4

Pink Rock Sea Pacific Eatery to Open on Española Way

Pink Rock Sea Pacific Eatery to Open on Española Way
Pink Rock Sea / Facebook
^
Keep New Times Free
I Support
  • Local
  • Community
  • Journalism
  • logo

Support the independent voice of Miami and help keep the future of New Times free.

Pink Rock Sea, a new poke shop, is about to sail into 214 Española Way on South Beach. The restaurant joins a roaster of Pacific-inspired concepts located across Miami-Dade, including Poke + Go, Ono, Poké 305, and PokéBao.

Specializing in the trending Hawaiian-born seafood bowl, Pink Rock Sea has a welcoming tropical-themed storefront accented with bright greens and pinks. The interior features a clear-cased service counter where patrons can view and choose ingredients for customizable medium or large bowls. There will also be a lineup of curated poke bowls.

Bowls are divided into three layers: base, protein, and toppings. Decide between white or brown rice, glass noodles, or mixed greens. Then opt for tuna, salmon, marinated shrimp, or smoked tofu. Top them off with condiments and add-ons such as seasonal fresh fruit like mango or pineapple, toasted macadamia nuts, avocado, edamame, ginger, and jalapeño. There are also house sauces such as wasabi mayo, Thai peanut, and spicy mango mayo. Prices are not yet available.

Brothers Jonathan and David Tang, who spent their childhood at their family's Chinese restaurants in Philadelphia, are behind the concept. Pink Rock Sea is brothers' first restaurant. The name is a nod to Hawaiian pink sea salt and the brothers' clubbing days at the famed Roxy in New York City.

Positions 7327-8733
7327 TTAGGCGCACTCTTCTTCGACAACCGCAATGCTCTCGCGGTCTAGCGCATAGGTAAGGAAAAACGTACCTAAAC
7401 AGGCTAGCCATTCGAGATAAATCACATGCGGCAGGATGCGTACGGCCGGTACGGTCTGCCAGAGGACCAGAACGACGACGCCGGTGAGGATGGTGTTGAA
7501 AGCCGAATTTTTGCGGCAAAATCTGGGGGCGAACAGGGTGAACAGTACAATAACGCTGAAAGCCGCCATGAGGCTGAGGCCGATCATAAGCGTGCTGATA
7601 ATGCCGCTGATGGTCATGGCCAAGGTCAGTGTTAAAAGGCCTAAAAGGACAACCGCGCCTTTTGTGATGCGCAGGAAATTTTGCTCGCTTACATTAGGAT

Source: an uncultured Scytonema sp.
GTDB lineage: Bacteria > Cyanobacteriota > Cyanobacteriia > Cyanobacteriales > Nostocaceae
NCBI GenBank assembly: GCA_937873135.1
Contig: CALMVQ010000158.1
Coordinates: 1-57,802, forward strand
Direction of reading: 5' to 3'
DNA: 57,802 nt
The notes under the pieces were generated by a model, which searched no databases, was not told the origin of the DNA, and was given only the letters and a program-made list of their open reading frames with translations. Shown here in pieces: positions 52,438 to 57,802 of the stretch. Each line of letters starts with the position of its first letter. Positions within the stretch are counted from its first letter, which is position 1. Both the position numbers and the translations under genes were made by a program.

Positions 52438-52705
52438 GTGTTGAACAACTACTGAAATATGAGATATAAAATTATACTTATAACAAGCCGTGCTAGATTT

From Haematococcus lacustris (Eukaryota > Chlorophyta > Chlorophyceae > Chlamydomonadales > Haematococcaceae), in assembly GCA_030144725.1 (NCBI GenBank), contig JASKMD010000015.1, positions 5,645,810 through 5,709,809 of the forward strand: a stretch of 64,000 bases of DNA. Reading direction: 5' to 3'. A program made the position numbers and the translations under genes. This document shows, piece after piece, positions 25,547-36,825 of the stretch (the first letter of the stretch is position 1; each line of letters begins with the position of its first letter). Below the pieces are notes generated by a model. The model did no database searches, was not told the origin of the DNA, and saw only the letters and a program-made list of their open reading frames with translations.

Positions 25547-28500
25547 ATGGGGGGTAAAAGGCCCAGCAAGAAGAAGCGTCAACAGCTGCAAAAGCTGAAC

The concept of poke comes from the Hawaiian word "to slice or cut raw fish" and is favored in major cities such as Los Angeles and New York, as well as locations with large Hawaiian populations. Poke has been popular for months or years in other parts of the country and world, and now it has caught on in Miami.

Pink Rock Sea. 214 Española Way, Miami Beach. pinkrocksea.com. The restaurant is slated to open October 10.

Keep Miami New Times Free... Since we started Miami New Times, it has been defined as the free, independent voice of Miami, and we would like to keep it that way. Offering our readers free access to incisive coverage of local news, food and culture. Producing stories on everything from political scandals to the hottest new bands, with gutsy reporting, stylish writing, and staffers who've won everything from the Society of Professional Journalists' Sigma Delta Chi feature-writing award to the Casey Medal for Meritorious Journalism. But with local journalism's existence under siege and advertising revenue setbacks having a larger impact, it is important now more than ever for us to rally support behind funding our local journalism. You can help by participating in our "I Support" membership program, allowing us to keep covering Miami with no paywalls.

We use cookies to collect and analyze information on site performance and usage, and to enhance and customize content and advertisements. By clicking 'X' or continuing to use the site, you agree to allow cookies to be placed. To find out more, visit our cookies policy and our privacy policy.

 

Join the New Times community and help support independent local journalism in Miami.

 

Join the New Times community and help support independent local journalism in Miami.